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Judges 11

1 - Now Jephthah the Gileadite was a mighty man of valor, and he was the son of a prostitute. Gilead became the father of Jephthah.

2 - Gilead's wife bore him sons. When his wife's sons grew up, they drove Jephthah out, and said to him, "You will not inherit in our father's house, for you are the son of another woman."

3 - Then Jephthah fled from his brothers, and lived in the land of Tob. Outlaws joined up with Jephthah, and they went out with him.

4 - After a while, the children of Ammon made war against Israel.

5 - When the children of Ammon made war against Israel, the elders of Gilead went to get Jephthah out of the land of Tob.

6 - They said to Jephthah, "Come and be our chief, that we may fight with the children of Ammon."

7 - Jephthah said to the elders of Gilead, "Didn't you hate me, and drive me out of my father's house? Why have you come to me now when you are in distress?"

8 - The elders of Gilead said to Jephthah, "Therefore we have turned again to you now, that you may go with us, and fight with the children of Ammon. You will be our head over all the inhabitants of Gilead."

9 - Jephthah said to the elders of Gilead, "If you bring me home again to fight with the children of Ammon, and the LORD delivers them before me, will I be your head?"

10 - The elders of Gilead said to Jephthah, "The LORD will be witness between us. Surely we will do what you say."

11 - Then Jephthah went with the elders of Gilead, and the people made him head and chief over them. Jephthah spoke all his words before the LORD in Mizpah.

12 - Jephthah sent messengers to the king of the children of Ammon, saying, "What have you to do with me, that you have come to me to fight against my land?"

13 - The king of the children of Ammon answered to the messengers of Jephthah, "Because Israel took away my land, when he came up out of Egypt, from the Arnon even to the Jabbok, and to the Jordan. Now therefore restore that territory again peaceably."

14 - Jephthah sent messengers again to the king of the children of Ammon;

15 - and he said to him, "Thus says Jephthah: Israel didn't take away the land of Moab, nor the land of the children of Ammon,

16 - but when they came up from Egypt, and Israel went through the wilderness to the Red Sea, and came to Kadesh;

17 - then Israel sent messengers to the king of Edom, saying, 'Please let me pass through your land;' but the king of Edom didn't listen. In the same way, he sent to the king of Moab; but he would not: and Israel stayed in Kadesh.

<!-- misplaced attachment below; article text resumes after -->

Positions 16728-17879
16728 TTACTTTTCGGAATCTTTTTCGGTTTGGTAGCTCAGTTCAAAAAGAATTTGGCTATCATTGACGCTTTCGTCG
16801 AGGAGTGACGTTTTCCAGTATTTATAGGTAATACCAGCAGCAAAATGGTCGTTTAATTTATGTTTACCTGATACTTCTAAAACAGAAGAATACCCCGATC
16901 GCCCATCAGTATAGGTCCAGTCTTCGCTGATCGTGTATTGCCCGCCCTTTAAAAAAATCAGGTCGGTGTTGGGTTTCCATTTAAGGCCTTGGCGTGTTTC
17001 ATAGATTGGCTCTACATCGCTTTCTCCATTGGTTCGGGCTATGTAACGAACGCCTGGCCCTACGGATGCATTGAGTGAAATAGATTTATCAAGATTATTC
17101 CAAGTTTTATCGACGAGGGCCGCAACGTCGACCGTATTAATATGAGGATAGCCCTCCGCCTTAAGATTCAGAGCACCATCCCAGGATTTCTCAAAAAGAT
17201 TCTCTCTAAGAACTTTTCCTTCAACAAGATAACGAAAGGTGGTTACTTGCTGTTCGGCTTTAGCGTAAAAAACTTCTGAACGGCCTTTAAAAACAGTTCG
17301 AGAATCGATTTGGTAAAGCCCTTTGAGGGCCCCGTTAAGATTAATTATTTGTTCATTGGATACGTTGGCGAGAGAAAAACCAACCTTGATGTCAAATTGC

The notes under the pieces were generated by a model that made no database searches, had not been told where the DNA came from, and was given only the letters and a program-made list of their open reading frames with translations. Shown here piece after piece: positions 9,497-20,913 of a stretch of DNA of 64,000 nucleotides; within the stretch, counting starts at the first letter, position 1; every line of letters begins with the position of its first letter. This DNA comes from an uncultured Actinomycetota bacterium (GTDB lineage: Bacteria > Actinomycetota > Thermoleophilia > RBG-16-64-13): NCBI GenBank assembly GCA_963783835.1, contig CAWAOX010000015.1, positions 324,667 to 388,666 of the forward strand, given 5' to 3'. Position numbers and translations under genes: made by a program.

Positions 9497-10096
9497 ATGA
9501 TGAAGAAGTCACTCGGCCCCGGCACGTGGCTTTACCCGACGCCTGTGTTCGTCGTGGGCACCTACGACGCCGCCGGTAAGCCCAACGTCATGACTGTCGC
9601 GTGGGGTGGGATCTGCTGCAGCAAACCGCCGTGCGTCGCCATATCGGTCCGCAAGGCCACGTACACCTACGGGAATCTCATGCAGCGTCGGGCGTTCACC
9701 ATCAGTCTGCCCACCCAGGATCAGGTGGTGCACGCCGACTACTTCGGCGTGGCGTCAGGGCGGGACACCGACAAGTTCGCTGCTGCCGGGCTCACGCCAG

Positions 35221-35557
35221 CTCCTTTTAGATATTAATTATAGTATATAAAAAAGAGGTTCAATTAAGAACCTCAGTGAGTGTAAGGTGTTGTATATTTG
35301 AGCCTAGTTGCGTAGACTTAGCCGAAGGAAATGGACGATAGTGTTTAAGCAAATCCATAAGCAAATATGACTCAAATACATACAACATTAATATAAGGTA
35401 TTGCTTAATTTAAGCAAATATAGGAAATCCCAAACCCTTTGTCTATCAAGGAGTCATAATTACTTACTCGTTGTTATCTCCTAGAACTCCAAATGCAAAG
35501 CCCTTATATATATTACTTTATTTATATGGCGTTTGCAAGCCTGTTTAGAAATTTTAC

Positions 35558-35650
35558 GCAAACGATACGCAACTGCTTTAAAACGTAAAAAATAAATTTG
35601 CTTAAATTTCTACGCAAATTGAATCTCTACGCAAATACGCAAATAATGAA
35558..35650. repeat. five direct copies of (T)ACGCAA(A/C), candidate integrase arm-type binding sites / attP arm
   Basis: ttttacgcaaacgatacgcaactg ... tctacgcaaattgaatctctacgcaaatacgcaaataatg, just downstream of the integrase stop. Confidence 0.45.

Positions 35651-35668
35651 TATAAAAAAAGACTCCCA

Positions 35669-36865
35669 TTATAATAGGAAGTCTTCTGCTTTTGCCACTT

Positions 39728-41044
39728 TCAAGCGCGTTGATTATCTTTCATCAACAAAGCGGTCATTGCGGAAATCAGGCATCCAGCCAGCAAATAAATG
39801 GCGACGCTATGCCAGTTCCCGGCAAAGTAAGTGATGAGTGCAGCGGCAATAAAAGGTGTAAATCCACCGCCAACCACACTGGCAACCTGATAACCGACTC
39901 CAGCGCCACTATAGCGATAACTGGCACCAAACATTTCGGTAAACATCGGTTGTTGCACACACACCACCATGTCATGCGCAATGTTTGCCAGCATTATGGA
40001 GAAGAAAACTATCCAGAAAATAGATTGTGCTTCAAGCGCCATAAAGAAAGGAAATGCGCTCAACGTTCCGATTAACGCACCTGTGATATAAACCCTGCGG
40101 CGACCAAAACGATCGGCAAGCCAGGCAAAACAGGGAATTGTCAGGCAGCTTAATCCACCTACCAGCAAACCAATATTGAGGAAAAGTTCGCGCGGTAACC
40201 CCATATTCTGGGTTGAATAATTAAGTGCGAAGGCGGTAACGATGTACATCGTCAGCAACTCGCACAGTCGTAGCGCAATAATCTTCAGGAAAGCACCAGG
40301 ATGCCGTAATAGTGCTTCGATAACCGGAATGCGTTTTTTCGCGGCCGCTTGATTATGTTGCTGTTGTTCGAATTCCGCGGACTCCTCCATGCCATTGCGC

18 - Then they went through the wilderness, and went around the land of Edom, and the land of Moab, and came by the east side of the land of Moab, and they encamped on the other side of the Arnon; but they didn't come within the border of Moab, for the Arnon was the border of Moab.

19 - Israel sent messengers to Sihon king of the Amorites, the king of Heshbon; and Israel said to him, 'Please let us pass through your land to my place.'

20 - But Sihon didn't trust Israel to pass through his border; but Sihon gathered all his people together, and encamped in Jahaz, and fought against Israel.

21 - The LORD, the God of Israel, delivered Sihon and all his people into the hand of Israel, and they struck them. So Israel possessed all the land of the Amorites, the inhabitants of that country.

22 - They possessed all the border of the Amorites, from the Arnon even to the Jabbok, and from the wilderness even to the Jordan.

23 - So now The LORD, the God of Israel, has dispossessed the Amorites from before his people Israel, and should you possess them?

24 - Won't you possess that which Chemosh your god gives you to possess? So whoever the LORD our God has dispossessed from before us, them will we possess.

25 - Now are you anything better than Balak the son of Zippor, king of Moab? Did he ever strive against Israel, or did he ever fight against them?

26 - While Israel lived in Heshbon and its towns, and in Aroer and its towns, and in all the cities that are along by the side of the Arnon, three hundred years; why didn't you recover them within that time?

27 - I therefore have not sinned against you, but you do me wrong to war against me. May the LORD the Judge be judge today between the children of Israel and the children of Ammon."